BERKELEY SENSOR & ACTUATOR CENTER
UC BERKELEY UC DAVIS
User: Guest |  Site Map |  My BSAC Profile
HOME  PROJECTS  THRUSTS  PUBLICATIONS  ABOUT BSAC  DIRECTORY  ALUMNI  FOR BSAC RESEARCHERS  EVENTS CALENDAR  SECURE LOGIN
UC Davis
     
 
JoJo Chang, Ph.D. 2014

Advisor: Prof. Horsley
(530) 752-5180
Research Interests: Magnetic microvalves, magnetic bead transport, self-assembly methods, molecular electronics, microbubbles, sensors, micro/nanofabrication
Job Interests: Interested in teaching and research jobs in academia and industry R&D

BIOGRAPHY
JoJo is a graduate student researcher at the University of California, Davis MEMS Lab under the guidance of Professor David A. Horsley. Her research is based on magnetic actuation of paramagnetic microbeads for microvalve and biosensing/synthesis applications. She obtained her BS in EECS with a minor in Mathematics from the University of California, Berkeley, where she discovered her love of cleanroom crafting. Now, in addition to working towards her PhD, she enjoys kayaking at lab picnics and cake time.

Highly-Parallel Magnetically-Actuated Microvalves [BPN645]
This project aims to develop highly-parallel, magnetically-actuated microvalves using CMOS- compatible technology. Current state-of-the-art microvalve technologies require extensive supporting experimental apparatus and do not yield true lab-on-a-chip functionality. Here, the focus is placed on true chip-scale valve arrays based on low-power, on-chip magnetic coils which are used to actuate 100 micron diameter magnetic spheres that serve as the valve sealing surface. Prior studies of magnetic bead manipulation by planar coils, spin-valve arrays, and rotating magnetic fields have focused on the transport of small 1~50 micron diameter microbeads. In this work, the paramagnetic beads are magnetized using an external permanent magnet, allowing milliampere-level currents to generate large bipolar actuation force for valve opening/closure. The magnetically-actuated valves are self-assembled over each coil in a large chip-scale array by dispersing beads onto the chip and magnetically trapping a bead on top of each valve seat. Successful development of this technology will have various applications in parallel chemical synthesis and bioanalysis devices.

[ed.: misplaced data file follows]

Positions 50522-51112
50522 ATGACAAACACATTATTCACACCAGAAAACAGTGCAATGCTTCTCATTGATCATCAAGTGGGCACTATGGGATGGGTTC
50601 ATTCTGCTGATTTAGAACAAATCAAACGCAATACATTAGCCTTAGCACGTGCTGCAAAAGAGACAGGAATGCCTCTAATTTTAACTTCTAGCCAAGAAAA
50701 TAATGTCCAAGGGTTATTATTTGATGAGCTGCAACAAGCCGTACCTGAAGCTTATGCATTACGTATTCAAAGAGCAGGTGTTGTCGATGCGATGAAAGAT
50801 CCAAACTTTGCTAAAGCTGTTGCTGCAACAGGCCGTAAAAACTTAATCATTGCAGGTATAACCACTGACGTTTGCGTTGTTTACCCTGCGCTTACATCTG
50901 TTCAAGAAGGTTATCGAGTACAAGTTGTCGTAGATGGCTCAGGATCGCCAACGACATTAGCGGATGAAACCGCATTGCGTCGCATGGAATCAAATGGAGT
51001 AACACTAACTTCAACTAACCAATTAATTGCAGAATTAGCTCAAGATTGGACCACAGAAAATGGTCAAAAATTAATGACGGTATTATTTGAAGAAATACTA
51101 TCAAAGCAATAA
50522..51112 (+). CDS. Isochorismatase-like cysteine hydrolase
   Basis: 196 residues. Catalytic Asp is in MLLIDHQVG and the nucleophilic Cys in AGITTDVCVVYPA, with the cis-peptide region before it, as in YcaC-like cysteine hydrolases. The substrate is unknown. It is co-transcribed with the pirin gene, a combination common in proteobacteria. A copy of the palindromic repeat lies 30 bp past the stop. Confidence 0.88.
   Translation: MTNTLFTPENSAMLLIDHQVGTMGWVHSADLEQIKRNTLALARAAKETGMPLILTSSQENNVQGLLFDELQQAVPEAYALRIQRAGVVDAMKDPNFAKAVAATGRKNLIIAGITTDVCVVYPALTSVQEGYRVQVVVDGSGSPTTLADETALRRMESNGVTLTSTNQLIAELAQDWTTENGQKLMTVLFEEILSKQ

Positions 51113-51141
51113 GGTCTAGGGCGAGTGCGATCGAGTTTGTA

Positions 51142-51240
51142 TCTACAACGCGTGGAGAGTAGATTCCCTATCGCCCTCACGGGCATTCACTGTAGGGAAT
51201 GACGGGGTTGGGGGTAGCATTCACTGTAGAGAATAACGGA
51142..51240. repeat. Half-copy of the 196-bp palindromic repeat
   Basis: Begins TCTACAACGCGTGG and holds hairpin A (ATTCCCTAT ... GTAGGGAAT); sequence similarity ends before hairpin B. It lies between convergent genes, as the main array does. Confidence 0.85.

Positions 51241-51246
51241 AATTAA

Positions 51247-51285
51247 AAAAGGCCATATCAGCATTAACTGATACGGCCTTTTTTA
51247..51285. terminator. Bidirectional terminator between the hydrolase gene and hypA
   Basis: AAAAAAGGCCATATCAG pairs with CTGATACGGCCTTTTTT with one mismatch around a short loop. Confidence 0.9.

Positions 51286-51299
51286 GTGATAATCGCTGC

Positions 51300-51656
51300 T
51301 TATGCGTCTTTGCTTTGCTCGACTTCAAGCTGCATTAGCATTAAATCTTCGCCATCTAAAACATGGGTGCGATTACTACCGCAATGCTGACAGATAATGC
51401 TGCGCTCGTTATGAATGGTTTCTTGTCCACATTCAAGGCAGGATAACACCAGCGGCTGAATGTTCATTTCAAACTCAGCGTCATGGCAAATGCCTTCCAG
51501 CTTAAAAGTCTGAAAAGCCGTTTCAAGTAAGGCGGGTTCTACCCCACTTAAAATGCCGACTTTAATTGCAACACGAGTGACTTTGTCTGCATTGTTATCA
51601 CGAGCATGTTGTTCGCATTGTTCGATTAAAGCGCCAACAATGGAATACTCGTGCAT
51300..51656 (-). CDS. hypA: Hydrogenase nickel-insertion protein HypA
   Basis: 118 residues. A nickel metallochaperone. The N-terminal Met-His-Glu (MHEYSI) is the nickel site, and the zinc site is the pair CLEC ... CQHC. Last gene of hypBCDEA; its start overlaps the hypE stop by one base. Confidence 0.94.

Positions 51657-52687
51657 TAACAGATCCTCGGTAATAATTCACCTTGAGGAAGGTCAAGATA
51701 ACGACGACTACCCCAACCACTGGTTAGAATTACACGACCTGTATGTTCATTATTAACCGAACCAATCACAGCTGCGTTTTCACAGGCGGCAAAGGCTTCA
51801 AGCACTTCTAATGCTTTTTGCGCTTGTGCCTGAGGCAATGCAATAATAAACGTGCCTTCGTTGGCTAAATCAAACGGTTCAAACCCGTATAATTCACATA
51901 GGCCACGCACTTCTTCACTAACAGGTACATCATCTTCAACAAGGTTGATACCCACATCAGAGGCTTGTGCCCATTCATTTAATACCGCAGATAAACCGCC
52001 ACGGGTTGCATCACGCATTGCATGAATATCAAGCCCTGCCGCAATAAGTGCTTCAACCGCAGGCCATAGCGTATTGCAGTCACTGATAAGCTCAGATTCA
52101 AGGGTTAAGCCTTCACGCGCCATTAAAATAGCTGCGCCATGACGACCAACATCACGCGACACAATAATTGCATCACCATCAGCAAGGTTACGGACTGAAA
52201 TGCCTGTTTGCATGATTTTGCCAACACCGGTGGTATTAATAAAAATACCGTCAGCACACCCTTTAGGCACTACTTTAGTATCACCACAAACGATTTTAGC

Last Updated: Thu 2014-Apr-17 09:27:15

back to Researchers



 

  • Copyright Notification: All papers downloaded from this site are © University of California or the publisher, all rights reserved. Contact the BSAC Webmaster for permission related to copyrighted materials.
  • Links on these pages to commercial sites do not represent endorsements by UC or its affiliates.
  • Privacy Policy
  • Contact Us

   webmaster@bsac.eecs.berkeley.edu
  User logged in as: Guest
  User Idle since: October 25, 2014, 4:40 pm